Family therapists in understanding behavior majorly prefer the psychodynamic theories of personality. Critics' attribute these theories to be gender biased and a role player in the disadvantaging of women. While this is the case, the results of the recent surveys are rather shocking and Dickerson (2014) mentions that Freud ranking as the second most preferred theorist in family therapy is wanting. Sigmund Freud is the proponent of psychoanalysis theory, one of the most accepted theories in Family therapy. Sigmund Freud and his judgemental attitudes towards females, and favoring masculinity as a norm are the critical components of his theory. Sigmund Freud's view on women has been a subject of debate and controversy during his lifetime to this date. In his confidence, Freud believed that sexual functioning dominated women emotions and lives. In understanding the female behavior, Freud hypothesizes the penis envy, a concept of the oedipal complex where girls envy their mothers and will blame them all through their life for lack of a male organ (Jones, 2018). While he believed that this was one of his most significant discoveries, these concepts which are part of the psychoanalysis theory have largely been disputed by women. Female psychoanalysts and other feminist thinkers have condemned Freud ideologies and his notions regarded as distorted and patronizing.
Apart from Freud's approach, alpha prejudice is additionally apparent in the way other psychodynamic theories view women and overlooking their subservience. According to Sokol (2009), Erikson's developmental theory focuses on intrapsychic descriptions that are only based on male development. In rational scrutiny, the psychoanalytic theory and its version of women's psychology only reduce them to objects. This is further emphasized in the object theory that treats the mother as a harmful influence on human development. Mothers are viewed as people who should live up as per their children expectations.
Perhaps the psychodynamic view on women is best stressed in Freud's case with Dora in his involvement with two troubled families. Alpha prejudice is apparent in how women's psychology was mystified in this involvement. In this famous case, Dora is an example of a woman failing to act per the accorded sex-role stereotypes. The lass resists seduction from Mr. K and confronts Mr. K's family with K's sexual advances and her father's cheating with Mrs. K of which all the parties deny. In her resistance to comply with Freud's purpose during therapy leads her to be regarded as vengeful and disagreeable. In real sense, this is just a lady very independent and not letting gender stereotypes takes over her life. This among other examples reveals the inadequacy in Freud's understanding of women. What Dora required is just a mere affirmation of his perception. However, Freud with his psychodynamic counterparts misunderstands and employs their gender biased approach reducing Dora's situation and blaming the problems on her childhood and the relationship she had with her mother. Such frequent blaming of family problems on the mother is the gender bias that is still ingrained in family therapy today. Psychodynamic theories review the ed reveals that alpha prejudice is the widespread and unfair treatment of women.
Beta Bias in System Theories of Family Therapy
The design and nature of family systems plus its strategic and structural approaches are surrounded with a lot of bet bias. This is when therapists ignore or reduce the differences that exist between the sexes (Dallos & Draper, 2010). Until the past decade, much of human behavior research was surrounded by male subjects. As a result of this, beta bias characterized studies whose results were incorrectly generalized on women. Typically, a family is composed of a man and woman who live together under one roof but separately in their gender groups. It is such facts that cause bias in the system theories by obscuring the difference between the two genders. For instance, the laws supporting parental leave from work considers that women after birth goes some dramatic changes in their bodies that requires them to recuperate whereas this is not considered for men. Another example which is somewhat neutral is the no-fault legislation which openly benefits men leaving women in poverty. Similar patterns of beta bias are evident where practitioners fail to consider the multiple roles that women have and the social context of men and women. The practice of equal treatment in family and marital or couple therapy is not usually equitable. Inequality occurs with most therapist when they promote non-preferential and non-deferential treatment based on gender. By overlooking such differences in resources and power between the genders, therapists in their 'gender-free' approach effectively support the differences. On the other hand, in the situation of social inequality, the application of 'gender neutral' approaches will preserve the existing state of affairs.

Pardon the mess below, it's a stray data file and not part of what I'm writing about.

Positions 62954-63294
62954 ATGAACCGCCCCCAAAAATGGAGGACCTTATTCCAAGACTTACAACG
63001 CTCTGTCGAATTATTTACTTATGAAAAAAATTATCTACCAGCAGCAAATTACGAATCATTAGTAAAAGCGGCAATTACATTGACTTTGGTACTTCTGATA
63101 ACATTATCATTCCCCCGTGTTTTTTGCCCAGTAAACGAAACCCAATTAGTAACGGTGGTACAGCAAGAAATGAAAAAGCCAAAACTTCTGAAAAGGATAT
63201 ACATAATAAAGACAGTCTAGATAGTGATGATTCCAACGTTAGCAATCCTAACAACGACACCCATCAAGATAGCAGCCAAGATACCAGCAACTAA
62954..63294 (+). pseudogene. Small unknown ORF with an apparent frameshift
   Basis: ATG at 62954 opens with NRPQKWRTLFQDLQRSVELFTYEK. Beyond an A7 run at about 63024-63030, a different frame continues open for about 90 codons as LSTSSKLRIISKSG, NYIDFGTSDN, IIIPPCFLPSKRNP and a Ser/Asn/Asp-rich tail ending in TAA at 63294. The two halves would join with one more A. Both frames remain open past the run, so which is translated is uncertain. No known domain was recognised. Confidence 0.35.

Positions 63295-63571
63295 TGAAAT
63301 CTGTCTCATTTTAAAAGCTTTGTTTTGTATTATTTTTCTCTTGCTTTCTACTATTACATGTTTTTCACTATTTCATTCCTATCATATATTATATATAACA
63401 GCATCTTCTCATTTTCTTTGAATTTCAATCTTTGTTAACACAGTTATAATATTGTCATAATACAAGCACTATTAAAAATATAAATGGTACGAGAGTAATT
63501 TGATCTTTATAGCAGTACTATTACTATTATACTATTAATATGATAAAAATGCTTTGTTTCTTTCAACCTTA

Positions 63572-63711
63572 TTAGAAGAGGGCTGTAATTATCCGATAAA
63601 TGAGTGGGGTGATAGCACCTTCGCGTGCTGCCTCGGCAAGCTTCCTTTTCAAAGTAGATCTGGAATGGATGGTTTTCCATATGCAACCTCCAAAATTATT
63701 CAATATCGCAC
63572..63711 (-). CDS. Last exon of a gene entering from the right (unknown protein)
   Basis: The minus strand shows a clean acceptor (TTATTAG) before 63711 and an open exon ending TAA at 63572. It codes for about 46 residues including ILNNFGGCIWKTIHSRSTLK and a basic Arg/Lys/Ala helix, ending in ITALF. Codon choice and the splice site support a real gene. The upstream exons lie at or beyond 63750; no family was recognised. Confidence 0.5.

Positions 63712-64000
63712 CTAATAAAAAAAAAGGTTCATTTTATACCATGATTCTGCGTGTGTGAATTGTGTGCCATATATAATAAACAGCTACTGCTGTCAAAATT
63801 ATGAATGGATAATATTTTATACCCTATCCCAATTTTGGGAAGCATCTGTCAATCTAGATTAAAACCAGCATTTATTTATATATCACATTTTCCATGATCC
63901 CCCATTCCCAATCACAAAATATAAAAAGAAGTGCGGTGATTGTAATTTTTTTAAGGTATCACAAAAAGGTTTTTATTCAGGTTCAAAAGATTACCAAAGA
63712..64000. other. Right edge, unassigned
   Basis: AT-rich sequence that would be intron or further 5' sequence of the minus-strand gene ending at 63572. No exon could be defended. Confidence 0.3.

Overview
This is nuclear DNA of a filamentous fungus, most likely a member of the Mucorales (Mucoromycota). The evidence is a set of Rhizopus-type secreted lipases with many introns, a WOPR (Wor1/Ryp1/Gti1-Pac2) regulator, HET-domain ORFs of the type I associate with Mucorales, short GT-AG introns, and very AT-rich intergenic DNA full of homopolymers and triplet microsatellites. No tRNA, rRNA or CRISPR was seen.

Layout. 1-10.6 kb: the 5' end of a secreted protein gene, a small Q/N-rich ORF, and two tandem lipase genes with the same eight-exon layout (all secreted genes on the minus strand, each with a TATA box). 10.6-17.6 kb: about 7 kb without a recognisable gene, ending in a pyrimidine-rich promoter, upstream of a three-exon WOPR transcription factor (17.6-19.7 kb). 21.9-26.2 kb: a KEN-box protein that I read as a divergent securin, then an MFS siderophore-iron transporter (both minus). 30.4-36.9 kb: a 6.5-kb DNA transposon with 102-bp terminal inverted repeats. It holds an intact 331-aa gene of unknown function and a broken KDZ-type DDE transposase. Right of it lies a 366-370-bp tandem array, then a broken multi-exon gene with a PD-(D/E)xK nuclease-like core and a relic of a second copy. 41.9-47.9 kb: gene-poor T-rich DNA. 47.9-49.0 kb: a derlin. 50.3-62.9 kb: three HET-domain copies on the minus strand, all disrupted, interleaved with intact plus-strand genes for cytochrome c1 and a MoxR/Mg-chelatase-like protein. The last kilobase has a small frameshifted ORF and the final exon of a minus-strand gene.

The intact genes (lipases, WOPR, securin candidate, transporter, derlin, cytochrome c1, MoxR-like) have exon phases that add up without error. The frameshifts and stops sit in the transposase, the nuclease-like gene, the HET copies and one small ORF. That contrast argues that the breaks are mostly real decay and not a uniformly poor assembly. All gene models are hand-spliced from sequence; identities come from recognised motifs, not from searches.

Structural and System family therapists show beta bias when they disdain gender and view generation by age as the primary organizing value of the family. A common theme in all societies creating the significant power difference is associated with age, sex, race, and class. Similar themes occur within the familial system and where sex and age are prominent and race and class typically not so important. Nonetheless, the only theme that is certain is sex. The class can change, and even age will change. Race can equally change or perhaps disappear in a world where there is widespread intermarriage. However, there is no way that the category of sex will ever change. For this reason, by overlooking gender, system therapists maintain a fixed form of cybernetic theory, but parents are not substitutable aspects of the familial system.